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Synesthesia 04-21-2006 07:30 PM

data recovery methods or software?
 
Someone at work loaded windows on my linux file server because they thought no one was using the computer!!!!!!!!!
Anyway, there was about 200GB of data on the reiserfs3 partition before they let the windows installer automatically reformat my hard drive. I would really like to retrieve this data. Please recommend me data recovery methods or data recovery software I can utilize to recover my data. Thanks.

pljvaldez 04-21-2006 07:34 PM

If it was a work machine as you say and the data is valuable, I would pay someone else to do it. Google for this type of service or look in the local phone book.

Now if you really want to do it yourself, use foremost. It's pretty easy to use, but it currently only defaults to recovering a limited number of filetypes (jpegs, gifs, wav, mov, doc, xls, ppt, pdf, and a few others). You can add more filetypes, but you have to manually figure out what the headers look like and then add them to the config file. I've used foremost and recovered 1500 digital photos and several documents from my parents machine after someone accidentally formatted it.

Note that formatting the drive this way leaves most of the data intact. It just wipes out the partition table. Now if they successfully installed Windows, you may have lost up to XX GB of data (however big the windows install was) because it would have overwritten that much data on the drive with Windows files.

Good Luck!

Synesthesia 04-22-2006 10:40 PM

What apps do the pro's have? I how its not that hard for them to retrieve even overwritten data. Thanks for your reply.

Tinkster 04-22-2006 11:23 PM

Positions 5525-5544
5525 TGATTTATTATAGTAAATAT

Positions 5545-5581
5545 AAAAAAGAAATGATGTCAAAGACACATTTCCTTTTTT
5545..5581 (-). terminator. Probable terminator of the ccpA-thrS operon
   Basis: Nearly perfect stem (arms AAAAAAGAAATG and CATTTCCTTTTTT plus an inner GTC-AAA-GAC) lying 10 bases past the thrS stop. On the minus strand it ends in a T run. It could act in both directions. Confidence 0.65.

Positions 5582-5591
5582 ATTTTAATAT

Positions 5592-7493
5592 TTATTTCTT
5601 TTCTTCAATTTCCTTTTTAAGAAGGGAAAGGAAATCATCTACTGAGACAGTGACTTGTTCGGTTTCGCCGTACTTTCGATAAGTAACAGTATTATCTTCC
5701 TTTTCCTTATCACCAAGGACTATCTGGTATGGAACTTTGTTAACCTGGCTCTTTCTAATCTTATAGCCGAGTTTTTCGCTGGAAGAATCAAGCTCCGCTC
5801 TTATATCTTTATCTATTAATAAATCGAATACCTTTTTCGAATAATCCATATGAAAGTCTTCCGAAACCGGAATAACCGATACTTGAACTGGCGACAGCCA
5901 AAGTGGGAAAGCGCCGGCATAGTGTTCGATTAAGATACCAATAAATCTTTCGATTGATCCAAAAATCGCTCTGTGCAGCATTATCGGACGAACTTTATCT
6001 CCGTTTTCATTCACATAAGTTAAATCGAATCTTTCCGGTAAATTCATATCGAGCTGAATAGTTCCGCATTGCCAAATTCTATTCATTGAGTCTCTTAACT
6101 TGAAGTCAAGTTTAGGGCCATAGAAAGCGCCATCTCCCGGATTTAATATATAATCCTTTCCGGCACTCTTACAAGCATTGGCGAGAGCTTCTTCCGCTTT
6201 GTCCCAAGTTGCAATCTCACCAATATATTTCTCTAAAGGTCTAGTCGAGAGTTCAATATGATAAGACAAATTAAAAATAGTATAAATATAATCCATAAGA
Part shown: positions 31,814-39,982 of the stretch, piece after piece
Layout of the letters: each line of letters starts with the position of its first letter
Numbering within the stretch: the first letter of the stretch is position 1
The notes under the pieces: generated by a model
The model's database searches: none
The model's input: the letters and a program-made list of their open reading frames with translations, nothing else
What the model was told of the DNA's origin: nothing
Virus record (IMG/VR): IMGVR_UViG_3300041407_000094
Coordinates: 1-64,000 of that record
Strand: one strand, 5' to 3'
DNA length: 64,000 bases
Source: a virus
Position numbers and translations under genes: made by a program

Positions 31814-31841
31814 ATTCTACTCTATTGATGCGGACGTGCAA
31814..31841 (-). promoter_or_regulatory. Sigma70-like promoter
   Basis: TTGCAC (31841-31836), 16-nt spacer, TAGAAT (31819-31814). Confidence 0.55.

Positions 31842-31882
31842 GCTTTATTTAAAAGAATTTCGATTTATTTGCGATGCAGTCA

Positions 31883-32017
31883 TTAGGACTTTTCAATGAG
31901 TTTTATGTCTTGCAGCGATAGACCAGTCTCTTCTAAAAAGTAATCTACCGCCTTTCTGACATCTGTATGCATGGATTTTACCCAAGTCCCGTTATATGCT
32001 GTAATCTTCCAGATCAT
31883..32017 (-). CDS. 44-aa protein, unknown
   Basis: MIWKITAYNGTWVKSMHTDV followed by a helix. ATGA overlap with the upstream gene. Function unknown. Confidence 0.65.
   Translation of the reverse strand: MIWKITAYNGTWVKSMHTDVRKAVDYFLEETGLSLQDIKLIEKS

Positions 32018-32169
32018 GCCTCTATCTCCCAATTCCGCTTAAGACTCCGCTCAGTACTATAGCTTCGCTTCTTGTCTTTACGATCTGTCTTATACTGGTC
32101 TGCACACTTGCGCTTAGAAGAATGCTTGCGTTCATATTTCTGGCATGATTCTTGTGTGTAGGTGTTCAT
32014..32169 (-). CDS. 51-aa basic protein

Quote:

Originally Posted by pljvaldez
Note that formatting the drive this way leaves most of the data intact. It just wipes out the partition table.

How's that? There were Linux-partitions on there, it
got repartitioned and formatted with NTFS?


Cheers,
Tink

pljvaldez 04-23-2006 11:32 AM

I glossed over the filesystem change part (my parents drive was NTFS to NTFS reformatting).

But I still assumed it would work the same, because isn't formatting just changing the the partition table and telling the OS how to use the blocks/sectors of the disk? I feel like you shouldn't lose data unless you write over a particular block (like when you shred a disk). Foremost actually scans the disk block by block and finds file headers and looks for a break as to where the end of file should be.

Tinkster 04-23-2006 01:49 PM

I'm by no means an expert, but the last time I saw an XP/Win2K
installation and it said it was formatting NTFS it took an awful
long time for a change in the partition table, and the progress
bar didn't suggest a write to a single block ;}

That said: I have succesfully revcovered data from a machine
that had two partitions originally and was accidentally re-
imaged with ghost.


Cheers,
Tink

Synesthesia 04-23-2006 03:55 PM

When I guess my case is different them:
I had a reiserfs partition with files on it, and they reformatted the whole hard drive with ntfs.

Tinkster 04-23-2006 04:22 PM

The question is whether the format was a quick or thorough
one ... in case of a quick format you MAY be lucky.

Here's a very nice live-CD with lots of tools that helped
me in the past:
http://www.tux.org/pub/people/kent-r...looplinux/rip/


Also have a look at the following tools:
http://www.cgsecurity.org/wiki/TestDisk
http://www.vanheusden.com/findfile/
http://jbj.rapanden.dk/magicrescue/

magic rescue is part of RIP if I recall correctly.


Cheers,
Tink

Synesthesia 04-24-2006 01:29 AM

Even if it was formatted over, the pro's can recover it without a problem. So they either have software, hardware, or methods of recovery I don't have. I'll have to do some searches and figure out what they use...

Tinkster 04-24-2006 01:37 AM

If the tools I mentioned above won't recover data (because the
formatting was actually writing blocks of 0s over the whole drive)
what they do is decouple the original electronics of the hdd so
they an read levels of magnetic charge other than an absolute 0
or 1 ... good luck ;}


Cheers,
Tink


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